42:2ff - In a move that actually makes sense, they decide to go to Jeremiah and ask him to speak to God on their behalf before they leave for Egypt. They say that they want to know what God wants them to do. They swear to Jeremiah that whatever God tells them to do...they will do. I think they only do this because they assume that they already know what God wants them to do. They are just trying to cover their bases spiritually. There is no way that God would want them to remain behind, right?

42:9ff - Jeremiah comes back to them after ten days and tells them the exact opposite of what they wanted to hear. He says that everything will be alright if they remain in Israel. God is more powerful than the Babylonian leaders and He will protect them from any wrath that might be coming their way. They wanted confirmation on their escape to Egypt and instead, God called them to stay put. Ever been there yourself? Think you have everything all figured out and you want God to affirm YOUR plan for your life when all the sudden He is calling you to do something that couldn't be further from what you wanted to do. So the Judeans are faced with a dilemma - what are they gonna do?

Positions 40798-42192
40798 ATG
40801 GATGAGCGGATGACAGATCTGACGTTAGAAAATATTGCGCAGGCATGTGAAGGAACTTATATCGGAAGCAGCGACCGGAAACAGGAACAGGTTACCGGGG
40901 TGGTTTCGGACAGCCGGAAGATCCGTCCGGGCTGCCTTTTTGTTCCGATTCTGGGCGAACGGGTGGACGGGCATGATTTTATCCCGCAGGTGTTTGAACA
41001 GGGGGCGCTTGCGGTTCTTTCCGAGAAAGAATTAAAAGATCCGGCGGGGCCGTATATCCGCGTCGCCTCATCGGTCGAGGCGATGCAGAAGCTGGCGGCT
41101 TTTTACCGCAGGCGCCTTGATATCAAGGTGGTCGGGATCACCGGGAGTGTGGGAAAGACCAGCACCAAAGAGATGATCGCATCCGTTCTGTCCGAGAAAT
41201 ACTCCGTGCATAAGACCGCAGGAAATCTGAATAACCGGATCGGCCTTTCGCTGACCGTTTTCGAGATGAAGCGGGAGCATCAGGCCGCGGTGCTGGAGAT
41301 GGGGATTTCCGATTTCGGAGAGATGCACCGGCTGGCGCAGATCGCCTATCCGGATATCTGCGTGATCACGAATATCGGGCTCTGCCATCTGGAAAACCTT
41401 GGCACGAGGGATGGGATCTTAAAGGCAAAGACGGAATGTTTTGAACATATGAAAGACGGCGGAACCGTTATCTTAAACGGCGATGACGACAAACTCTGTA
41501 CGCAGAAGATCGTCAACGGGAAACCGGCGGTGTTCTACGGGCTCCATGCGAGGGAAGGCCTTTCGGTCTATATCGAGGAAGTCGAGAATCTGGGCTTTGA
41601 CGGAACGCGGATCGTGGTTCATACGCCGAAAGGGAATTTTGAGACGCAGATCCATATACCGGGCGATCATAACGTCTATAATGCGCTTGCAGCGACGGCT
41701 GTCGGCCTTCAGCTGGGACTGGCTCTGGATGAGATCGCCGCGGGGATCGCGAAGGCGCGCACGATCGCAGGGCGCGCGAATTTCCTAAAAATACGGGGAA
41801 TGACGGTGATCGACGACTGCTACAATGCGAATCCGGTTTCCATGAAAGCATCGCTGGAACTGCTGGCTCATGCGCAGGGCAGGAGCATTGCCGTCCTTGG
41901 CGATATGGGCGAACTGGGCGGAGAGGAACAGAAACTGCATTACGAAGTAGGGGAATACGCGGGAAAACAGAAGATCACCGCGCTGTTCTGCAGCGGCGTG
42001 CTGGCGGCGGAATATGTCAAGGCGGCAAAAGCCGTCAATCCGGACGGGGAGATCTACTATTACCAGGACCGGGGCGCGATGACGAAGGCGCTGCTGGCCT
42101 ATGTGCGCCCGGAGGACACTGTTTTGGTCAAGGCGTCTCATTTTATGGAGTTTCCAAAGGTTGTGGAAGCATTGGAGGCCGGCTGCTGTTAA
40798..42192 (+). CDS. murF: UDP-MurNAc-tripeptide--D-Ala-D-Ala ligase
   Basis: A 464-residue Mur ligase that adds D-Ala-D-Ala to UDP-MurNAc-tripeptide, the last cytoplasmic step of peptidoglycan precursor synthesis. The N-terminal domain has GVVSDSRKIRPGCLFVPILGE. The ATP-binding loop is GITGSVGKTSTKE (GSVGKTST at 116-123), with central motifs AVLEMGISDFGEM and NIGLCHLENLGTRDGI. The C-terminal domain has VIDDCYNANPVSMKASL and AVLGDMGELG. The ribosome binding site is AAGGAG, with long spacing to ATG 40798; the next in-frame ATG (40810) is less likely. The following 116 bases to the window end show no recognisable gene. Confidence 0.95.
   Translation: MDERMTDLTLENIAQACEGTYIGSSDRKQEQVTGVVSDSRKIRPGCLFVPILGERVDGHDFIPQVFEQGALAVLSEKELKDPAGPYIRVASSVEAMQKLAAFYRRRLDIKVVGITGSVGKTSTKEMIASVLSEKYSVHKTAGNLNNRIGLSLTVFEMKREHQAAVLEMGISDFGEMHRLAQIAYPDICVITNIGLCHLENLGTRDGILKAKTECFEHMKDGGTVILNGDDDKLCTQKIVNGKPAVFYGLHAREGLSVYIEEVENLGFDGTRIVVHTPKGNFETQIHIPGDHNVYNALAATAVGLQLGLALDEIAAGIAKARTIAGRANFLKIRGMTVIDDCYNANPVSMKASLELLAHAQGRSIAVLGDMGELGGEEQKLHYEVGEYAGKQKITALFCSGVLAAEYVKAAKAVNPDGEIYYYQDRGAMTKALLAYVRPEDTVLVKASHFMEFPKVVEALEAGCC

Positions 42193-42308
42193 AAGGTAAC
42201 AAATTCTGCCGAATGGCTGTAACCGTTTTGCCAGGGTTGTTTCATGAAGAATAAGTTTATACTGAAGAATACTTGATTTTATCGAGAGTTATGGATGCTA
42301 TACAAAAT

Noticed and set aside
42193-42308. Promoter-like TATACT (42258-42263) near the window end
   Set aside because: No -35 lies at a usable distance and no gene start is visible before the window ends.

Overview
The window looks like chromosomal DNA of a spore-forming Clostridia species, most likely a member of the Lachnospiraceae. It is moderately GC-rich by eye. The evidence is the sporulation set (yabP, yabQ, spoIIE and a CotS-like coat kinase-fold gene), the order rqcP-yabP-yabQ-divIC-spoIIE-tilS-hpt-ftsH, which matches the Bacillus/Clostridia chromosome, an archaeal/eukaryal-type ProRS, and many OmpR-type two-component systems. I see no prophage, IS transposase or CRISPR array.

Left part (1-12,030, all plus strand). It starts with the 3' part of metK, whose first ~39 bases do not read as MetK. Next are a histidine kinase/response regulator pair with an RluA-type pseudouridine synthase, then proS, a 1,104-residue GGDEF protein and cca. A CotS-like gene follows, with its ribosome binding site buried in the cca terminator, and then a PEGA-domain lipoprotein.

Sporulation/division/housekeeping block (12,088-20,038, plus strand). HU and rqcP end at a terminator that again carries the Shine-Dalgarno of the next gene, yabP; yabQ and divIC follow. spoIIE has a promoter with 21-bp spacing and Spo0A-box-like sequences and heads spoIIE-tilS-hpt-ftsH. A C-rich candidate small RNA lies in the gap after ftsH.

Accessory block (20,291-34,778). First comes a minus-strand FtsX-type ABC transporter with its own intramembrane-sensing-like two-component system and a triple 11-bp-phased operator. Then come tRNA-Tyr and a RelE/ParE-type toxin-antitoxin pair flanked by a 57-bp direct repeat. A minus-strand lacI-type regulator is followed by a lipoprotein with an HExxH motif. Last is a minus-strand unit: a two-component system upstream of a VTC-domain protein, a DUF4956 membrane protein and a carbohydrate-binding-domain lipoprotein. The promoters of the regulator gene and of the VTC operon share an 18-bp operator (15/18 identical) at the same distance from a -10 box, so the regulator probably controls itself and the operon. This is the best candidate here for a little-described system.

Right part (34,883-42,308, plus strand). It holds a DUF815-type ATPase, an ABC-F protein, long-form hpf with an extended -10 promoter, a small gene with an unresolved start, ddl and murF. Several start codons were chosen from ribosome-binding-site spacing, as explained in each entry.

43:2 - The leaders call Jeremiah a liar and they refuse to listen to what he has to say. They didn't get the answer from God that they wanted, so they choose to reject God's instructions. I can understand where they are coming from - to stay behind would almost look like suicide...the Babylonians are gonna come back and somebody has got to pay for the murder of Gedaliah (The Babylonian appointed official!). From the human perspective, the will of God seems impossibly hard. But you cannot simply look at the situation from a human perspective...God is at work in the events of the world. God often calls us to do things that are truly impossible by our own strength, but He is willing to offer us His strength and He does not place a call on us for no reason. We must learn to trust God and to go faithfully where He calls us to go. The more we ignore His path and try to go our own way, the weaker our faith becomes. The more we trust God and choose to chase Him down paths that seems impossible to us, the more faithful we become.